Some days it sneaks up on you. One minute you’re fine and the next you’re standing at the sink washing the dishes with your tears.
Some days seem designed to make you cry. It hits you in morning and by lunchtime you’re ready to go to bed and stay there. Forever.
This is what a broken Christmas looks like.
So many are experiencing a broken Christmas this year. I hear it everywhere I go.
People are hurting, burdened, and lonely. We’ve said goodbye to loved ones, we’ve seen families break apart, or we’re struggling with illnesses and financial burdens. And most of us are just plain tired.
The cares of this world overwhelm us as the weight of two thousand Christmases past settles on our shoulders. We see the brokenness all around us and we wonder how much longer God will leave the world this way. We thought things would be different by now. We were sure that God would make it all better.
Maybe we thought we’d be singing, “Joy to world, The Lord is come” for a different reason. After all it was supposed to be a song about His second coming.
But that second coming that we look forward to isn’t possible without the first coming. Neither is the cross or the empty tomb. The healing we seek began in that manger bed all those years ago. It began with a young woman who said a very big “yes” to God and the work the He wanted to do in her and through her.
While we wait for that blessed hope and glorious appearing, there will be suffering and brokenness. The day will come when He will wipe away all our tears, but we haven’t reached that day yet.
Until then we have to let The One whose hands were pierced for us be the balm for our souls.
This doesn’t happen automatically. We have to be intentional about spending time at the Savior’s feet and letting Him wash away the dirt and sorrow that we collect along the way.
This is a busy time of year and our routines are off. The kids are out of school; there are trips to be planned and packed for, last minute gifts to be bought, and a whole lot of wrapping to do. It’s almost inevitable that something will fall between the cracks.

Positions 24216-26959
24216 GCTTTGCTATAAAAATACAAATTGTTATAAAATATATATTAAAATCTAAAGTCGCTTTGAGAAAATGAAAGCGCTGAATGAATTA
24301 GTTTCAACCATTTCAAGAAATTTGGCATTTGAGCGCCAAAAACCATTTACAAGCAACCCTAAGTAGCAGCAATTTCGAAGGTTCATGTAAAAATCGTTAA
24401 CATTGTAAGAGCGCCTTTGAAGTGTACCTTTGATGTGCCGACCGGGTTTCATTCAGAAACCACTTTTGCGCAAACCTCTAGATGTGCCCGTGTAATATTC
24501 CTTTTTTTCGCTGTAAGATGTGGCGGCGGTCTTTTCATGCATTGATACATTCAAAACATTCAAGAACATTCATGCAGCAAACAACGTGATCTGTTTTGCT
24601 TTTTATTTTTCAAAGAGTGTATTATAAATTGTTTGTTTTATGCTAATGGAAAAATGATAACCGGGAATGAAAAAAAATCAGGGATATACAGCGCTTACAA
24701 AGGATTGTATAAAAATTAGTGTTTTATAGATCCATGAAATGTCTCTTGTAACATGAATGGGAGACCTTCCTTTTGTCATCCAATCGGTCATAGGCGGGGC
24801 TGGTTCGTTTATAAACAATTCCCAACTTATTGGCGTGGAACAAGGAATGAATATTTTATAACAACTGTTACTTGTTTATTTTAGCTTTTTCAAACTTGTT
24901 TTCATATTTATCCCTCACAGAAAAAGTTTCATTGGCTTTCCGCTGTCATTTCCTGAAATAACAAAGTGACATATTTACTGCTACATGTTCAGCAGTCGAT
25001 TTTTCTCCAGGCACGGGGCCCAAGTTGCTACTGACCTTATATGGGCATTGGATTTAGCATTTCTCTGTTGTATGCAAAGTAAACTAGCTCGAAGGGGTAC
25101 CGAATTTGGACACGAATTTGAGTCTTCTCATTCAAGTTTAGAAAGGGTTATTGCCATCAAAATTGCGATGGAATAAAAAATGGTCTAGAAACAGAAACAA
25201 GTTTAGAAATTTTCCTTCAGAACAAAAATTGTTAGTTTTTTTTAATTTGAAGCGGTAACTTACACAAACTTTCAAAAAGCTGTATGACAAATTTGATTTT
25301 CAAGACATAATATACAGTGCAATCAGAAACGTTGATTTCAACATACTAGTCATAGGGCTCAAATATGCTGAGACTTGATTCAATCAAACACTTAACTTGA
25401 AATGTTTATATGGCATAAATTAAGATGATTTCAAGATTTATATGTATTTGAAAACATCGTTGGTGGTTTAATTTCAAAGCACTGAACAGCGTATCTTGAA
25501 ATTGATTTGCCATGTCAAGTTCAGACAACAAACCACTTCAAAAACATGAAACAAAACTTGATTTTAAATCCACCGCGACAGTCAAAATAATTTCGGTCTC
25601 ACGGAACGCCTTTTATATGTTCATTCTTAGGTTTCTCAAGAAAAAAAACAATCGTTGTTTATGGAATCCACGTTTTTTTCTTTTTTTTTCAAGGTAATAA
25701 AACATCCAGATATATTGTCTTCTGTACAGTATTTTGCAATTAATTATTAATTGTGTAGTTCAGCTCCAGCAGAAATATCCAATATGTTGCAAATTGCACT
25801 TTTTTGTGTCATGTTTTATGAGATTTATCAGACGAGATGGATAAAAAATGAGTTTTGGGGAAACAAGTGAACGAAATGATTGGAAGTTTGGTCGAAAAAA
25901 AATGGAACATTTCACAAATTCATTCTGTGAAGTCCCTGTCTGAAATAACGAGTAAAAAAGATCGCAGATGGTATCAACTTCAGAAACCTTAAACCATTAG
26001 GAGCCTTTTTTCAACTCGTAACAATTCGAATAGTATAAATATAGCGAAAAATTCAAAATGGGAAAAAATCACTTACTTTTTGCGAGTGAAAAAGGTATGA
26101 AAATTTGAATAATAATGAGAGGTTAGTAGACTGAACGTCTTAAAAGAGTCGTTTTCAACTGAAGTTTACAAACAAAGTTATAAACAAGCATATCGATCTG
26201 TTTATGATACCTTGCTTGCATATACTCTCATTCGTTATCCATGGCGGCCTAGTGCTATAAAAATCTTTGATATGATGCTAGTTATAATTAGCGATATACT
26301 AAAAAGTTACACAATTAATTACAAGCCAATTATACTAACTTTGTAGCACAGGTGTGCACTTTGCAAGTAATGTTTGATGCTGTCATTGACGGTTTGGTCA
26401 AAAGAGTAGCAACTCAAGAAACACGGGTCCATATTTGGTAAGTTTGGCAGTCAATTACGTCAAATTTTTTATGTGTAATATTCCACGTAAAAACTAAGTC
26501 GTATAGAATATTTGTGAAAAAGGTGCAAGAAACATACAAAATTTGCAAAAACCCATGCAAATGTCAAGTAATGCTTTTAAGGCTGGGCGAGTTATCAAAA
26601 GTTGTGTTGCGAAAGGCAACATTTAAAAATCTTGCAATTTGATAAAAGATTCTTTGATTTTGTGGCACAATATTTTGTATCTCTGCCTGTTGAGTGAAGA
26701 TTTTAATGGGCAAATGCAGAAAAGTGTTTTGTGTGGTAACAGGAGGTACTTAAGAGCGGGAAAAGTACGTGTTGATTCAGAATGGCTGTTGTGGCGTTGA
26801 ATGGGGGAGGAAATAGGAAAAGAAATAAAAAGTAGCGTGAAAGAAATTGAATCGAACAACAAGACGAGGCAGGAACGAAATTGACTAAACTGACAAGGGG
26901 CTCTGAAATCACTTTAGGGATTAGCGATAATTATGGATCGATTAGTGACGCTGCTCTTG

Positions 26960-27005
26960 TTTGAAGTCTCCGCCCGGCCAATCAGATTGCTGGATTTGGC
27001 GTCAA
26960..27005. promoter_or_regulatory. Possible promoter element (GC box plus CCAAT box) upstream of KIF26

We can’t let meeting with The Master be one of them. During this time of year when we feel the pain of our losses and disappointments more keenly, it’s important to keep our eyes on Christ.
It’s also important to cultivate a heart of gratitude for the blessing that we do have in our lives.
Cultivating a heart of gratitude doesn’t mean that we bury our hurt and pretend it doesn’t exist. It means recognizing that hurt is not all we have. It means appreciating the good things we have.
In this life there will always be both good and bad. We can’t let ourselves dwell on the bad, even if the bad appears to outweigh the good for a season.
Acknowledge your hurt, shed tears and then take stock of the blessings around you.
As Christians our hope is not in this life only. Our hope is in the death, burial, and resurrection of Jesus Christ. That is what gives the celebration of His birth meaning.
The cross isn’t possible without the manger, and the manger has no purpose without the cross. The Christmas story isn’t complete if we leave out the empty tomb.
The risen Savior is why not only Christmas day, but every day has meaning. The apostle Paul said in his letter to the Corinthians:
If in this life only we have hope in Christ, we are of all men most miserable. But now is Christ risen from the dead, and become the firstfruits of them that slept. 1 Corinthians 15:19 & 20
This is the promise of Christmas. This is why we have hope that our brokenness will one day be healed, and all our tears wiped away. This is why we can celebrate in the midst of the brokenness.
This brokenness is the result of living in fallen world. This darkness doesn’t belong here, it’s an invader that made its way into what was designed to be a perfect world. One day it will be driven out entirely, but until that day the darkness is held back by the light that is within us.
The Light that came so that we could have life, and to heal the brokenness of our sin.
The hope of salvation, and the promise of resurrection is what we celebrate. That promise that began to be fulfilled that night in Bethlehem.
No matter how bleak as our circumstances look, as much as our hearts hurt now, it’s nothing compared to the joy that awaits us when we meet our Savior face to face.
Remember, your story is a God story and it isn’t finished yet. It isn’t finished yet. It’s still being written. The brokenness you’re feeling now is not all there is. Don’t run from this brokenness that leads us to the cross, turn it over to The Author and trust Him with it.